Across the border from Chinese-occupied Tibet, the tech infrastructure in this high mountain village is a mess.Link to article, "Wireless Binds Tibetan Exiles", and Link to an extensive photo gallery: "Dharamsala Dreamin'."
But a former Silicon Valley dot-commer and members of the underground security group Cult of the Dead Cow are working with local Tibetan exiles to change that using recycled hardware, solar power, open-source software and nerd ingenuity.
The Dharamsala Wireless Mesh is an example of "light infrastructure," a concept gaining popularity among tech developers: decentralized, ad hoc networks that can deliver essential services faster than conventional means.
Attempts to deploy similar community wireless networks in America have been blocked repeatedly by national phone carriers. It takes a big company like Google to build citywide Wi-Fi networks (the company launched its first in Mountain View, California, this week).
So sustainable network builders are going where they're welcome -- in this case, a rural village 7,000 feet up in the Himalayas.
(...) Some of the technical challenges [network project founder Yahel Ben-David faces] are unique. This may be one of the only networks in the world where antennas must be monkey-proofed.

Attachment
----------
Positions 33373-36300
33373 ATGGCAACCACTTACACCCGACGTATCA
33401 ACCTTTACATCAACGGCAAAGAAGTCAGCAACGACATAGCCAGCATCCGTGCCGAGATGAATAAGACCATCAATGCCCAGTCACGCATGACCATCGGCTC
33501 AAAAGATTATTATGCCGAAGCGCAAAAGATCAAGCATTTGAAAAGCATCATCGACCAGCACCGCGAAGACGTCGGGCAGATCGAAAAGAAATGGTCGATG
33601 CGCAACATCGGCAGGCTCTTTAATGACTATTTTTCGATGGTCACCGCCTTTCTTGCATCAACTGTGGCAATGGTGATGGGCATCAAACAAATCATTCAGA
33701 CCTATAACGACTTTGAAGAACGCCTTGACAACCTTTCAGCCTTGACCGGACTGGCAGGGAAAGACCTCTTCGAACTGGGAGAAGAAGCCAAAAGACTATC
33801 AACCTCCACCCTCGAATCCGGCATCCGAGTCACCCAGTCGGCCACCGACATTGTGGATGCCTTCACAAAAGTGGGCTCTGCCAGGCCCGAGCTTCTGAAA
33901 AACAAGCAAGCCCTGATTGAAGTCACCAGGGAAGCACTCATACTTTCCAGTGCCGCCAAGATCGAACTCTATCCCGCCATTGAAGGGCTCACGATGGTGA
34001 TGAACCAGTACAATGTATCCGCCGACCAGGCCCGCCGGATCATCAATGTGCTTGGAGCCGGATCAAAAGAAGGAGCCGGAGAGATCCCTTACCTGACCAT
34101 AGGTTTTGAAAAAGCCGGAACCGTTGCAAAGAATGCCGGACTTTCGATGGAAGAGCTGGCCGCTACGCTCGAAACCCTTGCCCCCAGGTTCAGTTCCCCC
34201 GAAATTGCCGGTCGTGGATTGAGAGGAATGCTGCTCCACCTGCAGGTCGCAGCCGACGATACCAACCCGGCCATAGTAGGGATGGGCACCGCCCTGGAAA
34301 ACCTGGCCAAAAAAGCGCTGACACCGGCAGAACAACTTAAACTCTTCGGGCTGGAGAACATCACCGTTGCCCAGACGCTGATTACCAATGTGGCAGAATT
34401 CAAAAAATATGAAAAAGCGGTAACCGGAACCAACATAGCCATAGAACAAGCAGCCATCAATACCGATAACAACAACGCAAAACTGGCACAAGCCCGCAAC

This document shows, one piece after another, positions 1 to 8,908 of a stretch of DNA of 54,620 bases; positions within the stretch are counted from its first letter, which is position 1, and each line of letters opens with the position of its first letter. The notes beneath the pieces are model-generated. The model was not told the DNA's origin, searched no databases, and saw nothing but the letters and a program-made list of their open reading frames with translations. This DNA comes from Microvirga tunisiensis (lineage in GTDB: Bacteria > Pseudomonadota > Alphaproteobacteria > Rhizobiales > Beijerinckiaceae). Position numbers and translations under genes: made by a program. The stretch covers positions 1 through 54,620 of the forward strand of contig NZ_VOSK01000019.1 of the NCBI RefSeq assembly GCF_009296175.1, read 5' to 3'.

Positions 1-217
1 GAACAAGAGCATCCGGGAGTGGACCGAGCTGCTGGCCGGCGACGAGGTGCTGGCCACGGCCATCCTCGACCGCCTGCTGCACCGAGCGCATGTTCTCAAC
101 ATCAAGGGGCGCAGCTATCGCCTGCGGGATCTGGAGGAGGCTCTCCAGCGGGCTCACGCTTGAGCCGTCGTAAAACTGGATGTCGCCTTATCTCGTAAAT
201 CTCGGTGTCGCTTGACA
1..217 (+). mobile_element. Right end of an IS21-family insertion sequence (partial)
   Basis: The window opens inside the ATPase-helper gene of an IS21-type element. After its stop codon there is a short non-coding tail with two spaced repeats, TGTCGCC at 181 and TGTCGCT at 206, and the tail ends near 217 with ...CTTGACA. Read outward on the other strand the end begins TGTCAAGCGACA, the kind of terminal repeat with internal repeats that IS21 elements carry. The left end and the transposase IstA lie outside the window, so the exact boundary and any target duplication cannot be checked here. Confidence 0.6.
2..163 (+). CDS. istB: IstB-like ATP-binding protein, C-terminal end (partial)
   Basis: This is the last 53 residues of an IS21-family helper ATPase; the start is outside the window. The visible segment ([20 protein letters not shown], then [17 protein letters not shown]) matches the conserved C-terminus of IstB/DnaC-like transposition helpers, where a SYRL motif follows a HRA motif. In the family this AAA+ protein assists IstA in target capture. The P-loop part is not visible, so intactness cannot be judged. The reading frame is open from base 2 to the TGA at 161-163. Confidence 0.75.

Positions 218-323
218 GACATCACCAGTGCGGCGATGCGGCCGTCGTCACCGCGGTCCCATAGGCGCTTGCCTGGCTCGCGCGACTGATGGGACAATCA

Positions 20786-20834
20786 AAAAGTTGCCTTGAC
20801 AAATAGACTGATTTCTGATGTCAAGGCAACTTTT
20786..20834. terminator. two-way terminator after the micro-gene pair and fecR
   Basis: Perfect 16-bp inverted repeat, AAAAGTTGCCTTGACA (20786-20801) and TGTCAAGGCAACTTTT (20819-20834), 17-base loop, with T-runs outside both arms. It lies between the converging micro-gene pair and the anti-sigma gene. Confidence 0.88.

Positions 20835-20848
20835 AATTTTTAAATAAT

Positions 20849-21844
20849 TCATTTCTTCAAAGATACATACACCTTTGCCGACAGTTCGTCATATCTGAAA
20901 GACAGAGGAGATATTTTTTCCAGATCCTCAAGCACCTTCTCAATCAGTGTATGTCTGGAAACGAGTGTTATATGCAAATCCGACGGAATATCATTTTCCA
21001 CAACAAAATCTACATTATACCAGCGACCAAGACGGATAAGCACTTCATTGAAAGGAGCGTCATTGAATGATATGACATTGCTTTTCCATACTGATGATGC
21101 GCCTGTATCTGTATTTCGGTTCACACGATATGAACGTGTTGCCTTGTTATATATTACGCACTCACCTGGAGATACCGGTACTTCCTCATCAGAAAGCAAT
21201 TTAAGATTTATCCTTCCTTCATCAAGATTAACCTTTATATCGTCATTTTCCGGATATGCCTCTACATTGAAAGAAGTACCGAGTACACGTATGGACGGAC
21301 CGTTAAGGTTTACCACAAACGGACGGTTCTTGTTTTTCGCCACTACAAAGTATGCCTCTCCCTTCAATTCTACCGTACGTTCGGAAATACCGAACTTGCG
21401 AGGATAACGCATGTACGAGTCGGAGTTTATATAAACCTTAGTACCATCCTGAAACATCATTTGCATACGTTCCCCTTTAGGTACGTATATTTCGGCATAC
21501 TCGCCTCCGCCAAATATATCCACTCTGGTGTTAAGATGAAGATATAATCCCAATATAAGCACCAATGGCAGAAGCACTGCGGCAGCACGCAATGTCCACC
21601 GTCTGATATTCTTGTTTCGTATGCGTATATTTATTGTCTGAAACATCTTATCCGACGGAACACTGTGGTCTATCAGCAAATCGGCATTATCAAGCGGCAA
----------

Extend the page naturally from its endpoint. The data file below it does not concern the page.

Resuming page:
"Monkeys are everywhere," says Ben-David. "Often, you'll see a huge, gorilla-sized monkey hang on to an antenna, swing from it, eat it, try to break it. We lost a lot of cables that way, but now we use very strong equipment so that even monkeys can't break it."
Update: Here's a discussion about this article on Slashdot: Link.
- Part 1: The Gaddi of Dharamsala
- Part 2: Connecting Tibet's Exile Community via the Web
- Part 3: A Wireless Network for 'Little Lhasa'
- Part 4: Tradition vs. Change in 'Lhasa Vegas'
Boing Boing editor/partner and tech culture journalist Xeni Jardin hosts and produces Boing Boing's in-flight TV channel on Virgin America airlines (#10 on the dial), and writes about living with breast cancer. Diagnosed in 2011. @xeni on Twitter. email: firstname.lastname@example.org.